Embedded version of FireBird is very light, just 1.5 Mb. FireBird Data Provider for .NET is also not so big – 0.7 Mb. I downloaded all these stuffs and put required dlls into bin directory. Then I started database creation. However, FireBird Embedded distributive does not include any tool for database administration. Well, I downloaded standard distributive (4 Mb) and installed full featured SuperServer on my workstation. I dug into Program Files in the hope of find DB administration tool and find one. It was ISQL console tool. “OK, no GUI” – I thought. – “This database is for real geeks”. I opened QuickStart guide, found a section about database creation and tried to create one. But, as you might guess, without success. There was strange behavior, the ISQL refused to believe me that I really creating new database and told that database is unavailable.
Fighting with console for awhile, I decided to find GUI tool. There were several free toll at IBPhoenix web site. First I downloaded IBSQL (1Mb). It ran, but, when I tried to create new database, showed an error “gds32.dll was not found”. I hunted around and find out that original dll could be renamed and putted into the System32 directory. I started IBSQL and it worked! A new database was created!
Do you think the migration is close to completion now? Not at all. Schema importing became a really tough action. At the very beginning I discovered that FireBird does not support IDENTITY keyword. That’s not a problem, I removed it. Then things became weird. IBSQL tool did not execute query popping up the error in the line with second’s table CREATE statement. I tried to correct statements and understood that the tool unable to run several statements! There were about 40 statements to execute, and I was not very enthusiastic about doing that one by one. “Fine, let’s find something more user friendly”. I found FeniSQL – very light (0.5Mb) tool. The same bug! I was slightly tired of that. I found several advices is newsgroups about IBOConsole tool and got them (2Mb). Yes, this tool is really great, has appealing GUI and useful features. And has no silly restrictions on statements execution.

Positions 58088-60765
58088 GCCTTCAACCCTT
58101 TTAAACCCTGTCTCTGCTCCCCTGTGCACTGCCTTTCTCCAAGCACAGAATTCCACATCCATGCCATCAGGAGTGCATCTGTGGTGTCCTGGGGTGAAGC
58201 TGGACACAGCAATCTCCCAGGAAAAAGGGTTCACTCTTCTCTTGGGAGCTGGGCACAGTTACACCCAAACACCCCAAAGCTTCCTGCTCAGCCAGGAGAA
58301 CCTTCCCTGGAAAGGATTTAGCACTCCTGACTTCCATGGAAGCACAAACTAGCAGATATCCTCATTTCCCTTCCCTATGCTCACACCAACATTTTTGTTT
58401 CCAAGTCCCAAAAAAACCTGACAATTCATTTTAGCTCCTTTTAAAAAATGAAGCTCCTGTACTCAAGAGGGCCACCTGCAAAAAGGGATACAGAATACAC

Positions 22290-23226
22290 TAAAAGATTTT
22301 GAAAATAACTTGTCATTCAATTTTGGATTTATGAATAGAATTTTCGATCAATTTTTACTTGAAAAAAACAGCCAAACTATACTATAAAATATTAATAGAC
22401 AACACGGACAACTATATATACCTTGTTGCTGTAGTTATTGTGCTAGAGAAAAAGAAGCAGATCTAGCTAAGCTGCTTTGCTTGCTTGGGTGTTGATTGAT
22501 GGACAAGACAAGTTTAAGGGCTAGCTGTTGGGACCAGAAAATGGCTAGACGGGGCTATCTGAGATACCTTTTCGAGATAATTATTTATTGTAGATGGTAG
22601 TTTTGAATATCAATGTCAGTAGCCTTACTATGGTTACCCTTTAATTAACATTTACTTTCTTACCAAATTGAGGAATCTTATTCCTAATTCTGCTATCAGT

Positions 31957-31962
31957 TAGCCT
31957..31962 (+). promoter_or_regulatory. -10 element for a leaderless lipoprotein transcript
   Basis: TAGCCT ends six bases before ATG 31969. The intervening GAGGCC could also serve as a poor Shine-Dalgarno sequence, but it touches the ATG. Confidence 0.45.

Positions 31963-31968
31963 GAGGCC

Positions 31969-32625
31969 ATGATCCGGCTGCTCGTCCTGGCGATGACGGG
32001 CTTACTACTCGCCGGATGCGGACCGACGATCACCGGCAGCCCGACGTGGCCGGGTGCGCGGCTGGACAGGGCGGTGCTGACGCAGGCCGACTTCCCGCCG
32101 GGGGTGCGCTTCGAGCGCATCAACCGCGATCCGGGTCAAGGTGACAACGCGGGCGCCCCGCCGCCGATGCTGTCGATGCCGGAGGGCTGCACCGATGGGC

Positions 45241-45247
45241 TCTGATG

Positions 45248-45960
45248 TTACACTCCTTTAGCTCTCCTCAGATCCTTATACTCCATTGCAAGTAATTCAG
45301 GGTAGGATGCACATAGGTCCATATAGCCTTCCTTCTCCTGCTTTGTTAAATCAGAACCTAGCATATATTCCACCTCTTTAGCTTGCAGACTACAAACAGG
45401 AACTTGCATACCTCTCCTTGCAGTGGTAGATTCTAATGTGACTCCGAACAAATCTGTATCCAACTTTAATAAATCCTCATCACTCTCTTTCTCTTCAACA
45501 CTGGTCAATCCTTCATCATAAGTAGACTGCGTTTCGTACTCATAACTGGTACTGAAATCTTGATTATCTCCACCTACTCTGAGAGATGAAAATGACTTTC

However, SQL was still wrong for FireBird. I used columns named “password”, “value” and “time”. These are reserved keywords. MSSQL Server eats them, but not FireBird. As you understand, renaming several columns is an issue, but I want to set up database at least. So I renamed fields in schema and ran SQL script again. The database schema was created successfully.
Do you think the migration is over? I thought so in that moment, but FireBird converted all tables and columns names in upper case. And the application refused to query database correctly. Ok. Google newsgroups are helpful and I found out that names should be quoted:
CREATE TABLE “releases”
“name” VARCHAR(150) NOT NULL,
“project_plan_id” INTEGER NOT NULL,
“release_id” INTEGER NOT NULL,
CONSTRAINT “pk_releases” PRIMARY KEY ( “release_id” )
I changed SQL and… Yes! I got it! I run the application and all screens seem to be working. Then I tried to add new Project and… Yes, I got an error (I was not surprised in fact). FireBird does not support autoincremental columns. There is a workaround using Triggers and Generators. The main idea is to create generator and invoke it before insertion to increment primary key. Something like that:
CREATE GENERATOR “project_id_gen”;
CREATE TRIGGER SET_ID FOR “projects”;
“projects”.”project_id” = GEN_ID (“project_id_gen”, 1);
As I understand, this had to work properly. But it wasn’t.
I spent 4 hours, downloaded 6 distributives, several times queried Google and almost resolve all problems (the keyword is almost). Well, maybe I am not DBA guru, but have a good experience with several major databases and never encountered such difficulties with them. FireBirds behavior is illogical for me in some cases, but I am going to complete migration today. No, I am not a stubborn donkey, just because of the embedding. This way is agile and should be simple, but it is hard. That’s sad.